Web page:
Don Warren: Footing the Reel

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Cinematographer Don Warren talks about his upcoming projects in his Jackson office.

As I walk into Don Warren's office, I can't help but feel the cool vibes that inexplicably come with being a cinematographer. He shakes my hand and immediately begins chatting about his alma mater, The University of Southern Mississippi, and showing me videos he has recently done about the killing fields in Cambodia and inspirational short videos about Marathon Makeover.

Despite his ever-busy schedule, Warren, 52, is getting ready to pack his bags for the Sundance Film Festival, where "Prom Night in Mississippi," a film he helped create, will premiere Jan. 17. The film follows students at Charleston High School in the Delta, attending their first integrated school prom, funded by Morgan Freeman, after years of segregated proms.

What was your role in creating "Prom Night in Mississippi?"
I was one of the cinematographers on it. I got a call because I have a jimmy-jib, a camera crane. Paul Saltzman, who was the director, was coming down in September of 2007 to shoot a film about his return to Mississippi. He had come down and worked in the Civil Rights Movement during the '60s. So, actually, while we were shooting that film, this other film ("Prom Night in Mississippi") happened. Thabi Moyo kind of discovered this story, and Paul (Saltzman) really explored it.

What was the most shocking thing you learned while making this documentary?
My mom was from Charleston, Miss. My mother actually grew up in Cascilla, Miss. My mom should have gone to another high school, but she wanted to go to Charleston High School. So she proposed to her father that he let her go to Charleston. There was a guy in their neighborhood that drove to Charleston every day to go to school, so she told her father that if he let her go to Charleston she would be the valedictorian. I only really found out about this story after I had gone up there.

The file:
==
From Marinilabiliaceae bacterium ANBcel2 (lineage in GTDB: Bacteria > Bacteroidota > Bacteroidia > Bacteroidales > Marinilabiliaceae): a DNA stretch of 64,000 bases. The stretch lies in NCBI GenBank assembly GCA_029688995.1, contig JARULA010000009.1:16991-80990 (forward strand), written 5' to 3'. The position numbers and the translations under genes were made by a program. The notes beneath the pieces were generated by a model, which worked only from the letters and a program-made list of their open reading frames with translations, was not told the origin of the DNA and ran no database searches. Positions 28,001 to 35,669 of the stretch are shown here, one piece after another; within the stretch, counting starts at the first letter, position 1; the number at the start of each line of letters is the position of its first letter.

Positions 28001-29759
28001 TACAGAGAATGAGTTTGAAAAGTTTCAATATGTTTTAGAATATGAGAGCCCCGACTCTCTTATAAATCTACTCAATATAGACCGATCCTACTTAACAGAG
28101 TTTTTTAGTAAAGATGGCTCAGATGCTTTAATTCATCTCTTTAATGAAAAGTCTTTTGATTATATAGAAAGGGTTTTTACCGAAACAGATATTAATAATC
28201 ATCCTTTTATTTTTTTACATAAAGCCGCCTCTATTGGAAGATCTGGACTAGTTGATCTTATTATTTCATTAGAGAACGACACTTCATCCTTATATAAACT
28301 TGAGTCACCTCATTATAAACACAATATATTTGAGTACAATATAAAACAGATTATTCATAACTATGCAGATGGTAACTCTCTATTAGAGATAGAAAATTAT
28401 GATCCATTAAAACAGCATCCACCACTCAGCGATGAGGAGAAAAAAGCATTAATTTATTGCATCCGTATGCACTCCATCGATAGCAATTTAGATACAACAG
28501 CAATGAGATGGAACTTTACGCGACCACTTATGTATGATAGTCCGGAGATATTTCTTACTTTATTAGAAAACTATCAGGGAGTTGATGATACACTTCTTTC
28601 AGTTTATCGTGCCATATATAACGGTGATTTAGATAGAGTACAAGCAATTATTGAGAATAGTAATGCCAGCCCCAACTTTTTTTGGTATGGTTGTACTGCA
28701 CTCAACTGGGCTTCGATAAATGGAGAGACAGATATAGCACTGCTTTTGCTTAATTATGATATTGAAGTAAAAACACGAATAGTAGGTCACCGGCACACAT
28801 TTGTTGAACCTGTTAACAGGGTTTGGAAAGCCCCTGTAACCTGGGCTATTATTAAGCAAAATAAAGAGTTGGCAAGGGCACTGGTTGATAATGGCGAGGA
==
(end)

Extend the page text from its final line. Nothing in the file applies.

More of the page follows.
While I was waiting in the auditorium for Morgan Freeman to show up, I was talking to the principal, Bucky, and I said: "I think my mom went to school here. I think she graduated from school here." He said, "What year?" And I said, "1947, I think." He said, "Come here." We walked into the hallway with all the composite photos. I looked at 1947, and I saw my mom's photo, and it just tore me up. She was the valedictorian.

What message do you hope the film will send to all of those watching at Sundance Film Festival?
I haven't seen the final cut, yet. I hope they will understand this is an extreme case in Mississippi and that probably Charleston High School was the last of any schools that would have a segregated prom. That's just crazy. If you are going to go to school with a group of people, eat in the same lunchroom with these people, sit in class with them, why would you not work on a social level there?

What do large film festivals such as Sundance mean for you and your work?
Wow. It's huge. I guess I am a little skeptical of things—maybe I'm getting too old, you know? I didn't put much stock in that at first, and I was thinking "Yeah, yeah. OK, Sundance. Big deal." But it is a big deal. They make a big deal of it. When I started getting e-mails from the festivals saying: "Hey, you're a cinematographer on this project, you are afforded all of these perks. Will you come?" Then I started thinking, "Hmm, maybe it is worth the time." So I am going to go and spend a little time with our group.

What projects are you working on next?
I have The World Poker Tour next week. I am also doing some local commercials and some in the Delta for a hospital. As far as documentary work, I am all the time doing stuff on (marathon-training program) Marathon Makeover. We have hours and hours and hours of footage. That's kind of a passion of mine right now because I have seen how that has changed people so very much.

Have you ever run in a marathon or think you ever will?
I have not run in it. I ran with my camera a lot in Chicago this last time I went. I probably went 14 miles with my camera, shooting. I would pick our people out of the crowds and, I mean, when you've got 45,000 runners it's quite a job. But I had spotters to come with me and I had a press pass, so I was able to visit with the Kenyans that won. One day perhaps, I'll run a marathon.

Films that inspire Don Warren:
• "Hearts of Darkness: A Filmmaker's Apocalypse"
• "Being There"
• "Wizard of Oz"
• "Star Wars" series
• "As Good As It Gets"
• "Jerry McGuire"
• "Stripes


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